Campus News

University’s original charter on display following restoration, conservation work

The original charter of the first state university will be displayed Jan. 27 following restoration and conservation work. The document, originally signed in Savannah in 1785, will be exhibited in observance of Founders’ Day in the main library’s Hargrett Rare Book and Manuscript Library from 8:15 a.m. to 4:45 p.m. An overview display will be on view in the lobby of the Main Library, and a Web site created by University Archives ( recounts the charter’s history. The Web site also offers images of the document’s two pages, a transcript and a 1951 history, reprinted courtesy of The Georgia Review.

Due to its fragile condition, the charter rarely leaves the vault in the rare book library. In the late 1990s, a request to display the charter in Savannah was presented to the Hargrett’s director, Mary Ellen Brooks. When the local alumni saw its condition, they began a fund-raising drive for its conservation. Before finding a home at the UGA Libraries, the charter had been stored with other state papers and not treated reverentially.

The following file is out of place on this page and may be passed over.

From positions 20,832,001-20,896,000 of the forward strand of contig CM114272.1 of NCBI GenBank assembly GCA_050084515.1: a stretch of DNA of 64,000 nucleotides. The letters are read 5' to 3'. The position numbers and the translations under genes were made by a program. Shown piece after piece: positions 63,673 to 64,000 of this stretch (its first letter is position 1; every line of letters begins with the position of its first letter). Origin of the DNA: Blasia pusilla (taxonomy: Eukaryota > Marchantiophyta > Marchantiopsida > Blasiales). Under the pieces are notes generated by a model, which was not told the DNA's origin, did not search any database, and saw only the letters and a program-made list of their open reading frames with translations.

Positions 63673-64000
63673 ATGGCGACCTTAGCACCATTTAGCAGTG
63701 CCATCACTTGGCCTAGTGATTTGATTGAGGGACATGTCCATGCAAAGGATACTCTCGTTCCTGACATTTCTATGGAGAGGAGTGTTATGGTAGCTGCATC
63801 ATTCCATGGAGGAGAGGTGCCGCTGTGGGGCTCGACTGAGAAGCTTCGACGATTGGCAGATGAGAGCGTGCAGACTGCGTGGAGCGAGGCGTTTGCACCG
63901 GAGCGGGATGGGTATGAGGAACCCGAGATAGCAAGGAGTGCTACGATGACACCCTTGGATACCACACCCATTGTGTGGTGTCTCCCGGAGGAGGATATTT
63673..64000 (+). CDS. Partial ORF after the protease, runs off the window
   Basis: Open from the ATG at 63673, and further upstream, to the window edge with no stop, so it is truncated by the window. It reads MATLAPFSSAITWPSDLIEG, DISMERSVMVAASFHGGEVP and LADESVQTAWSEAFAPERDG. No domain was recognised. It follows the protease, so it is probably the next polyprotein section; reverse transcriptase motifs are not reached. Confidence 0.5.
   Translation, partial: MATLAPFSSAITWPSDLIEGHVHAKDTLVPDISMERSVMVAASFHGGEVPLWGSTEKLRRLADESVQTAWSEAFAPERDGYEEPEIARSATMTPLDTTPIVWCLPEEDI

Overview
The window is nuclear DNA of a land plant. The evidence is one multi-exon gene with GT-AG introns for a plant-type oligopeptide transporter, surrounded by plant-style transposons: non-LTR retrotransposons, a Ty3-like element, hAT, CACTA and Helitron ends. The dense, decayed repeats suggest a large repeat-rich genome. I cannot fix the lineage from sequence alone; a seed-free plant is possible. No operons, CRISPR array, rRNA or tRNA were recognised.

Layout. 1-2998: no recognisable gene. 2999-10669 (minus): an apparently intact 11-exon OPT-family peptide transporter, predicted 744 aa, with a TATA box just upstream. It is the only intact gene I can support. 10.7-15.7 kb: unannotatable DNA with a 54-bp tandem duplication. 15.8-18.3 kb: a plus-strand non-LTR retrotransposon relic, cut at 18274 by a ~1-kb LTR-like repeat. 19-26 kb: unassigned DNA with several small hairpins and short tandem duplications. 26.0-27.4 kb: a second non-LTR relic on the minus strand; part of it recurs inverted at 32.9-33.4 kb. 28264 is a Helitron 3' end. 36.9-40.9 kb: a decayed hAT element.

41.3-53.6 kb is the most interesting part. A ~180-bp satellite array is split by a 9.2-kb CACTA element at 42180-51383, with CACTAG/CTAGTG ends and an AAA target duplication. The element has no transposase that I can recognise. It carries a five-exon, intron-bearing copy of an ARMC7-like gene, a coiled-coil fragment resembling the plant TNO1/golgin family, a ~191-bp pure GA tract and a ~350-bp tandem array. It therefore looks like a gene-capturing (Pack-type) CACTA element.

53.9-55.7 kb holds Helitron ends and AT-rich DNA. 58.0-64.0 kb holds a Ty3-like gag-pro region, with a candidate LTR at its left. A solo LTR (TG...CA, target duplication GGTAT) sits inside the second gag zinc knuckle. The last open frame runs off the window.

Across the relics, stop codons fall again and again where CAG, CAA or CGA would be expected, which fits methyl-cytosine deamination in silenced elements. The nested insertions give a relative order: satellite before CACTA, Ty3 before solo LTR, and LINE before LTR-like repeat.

“Prior to that time, its importance had not been recognized,” wrote John Olin Eidson, editor of the Georgia Review, in 1951. “It bears evidences of having been crumpled, soiled and wetted.”

The manuscript has now been cleaned and encapsulated in buffered film.

“They [the Northeast Document Conservation Center] adhere to the principles of historic and artistic conservation practices-to be minimalist in how you alter a document,” Brooks says. “It doesn’t look like a new document, but it is, in fact, conserved.”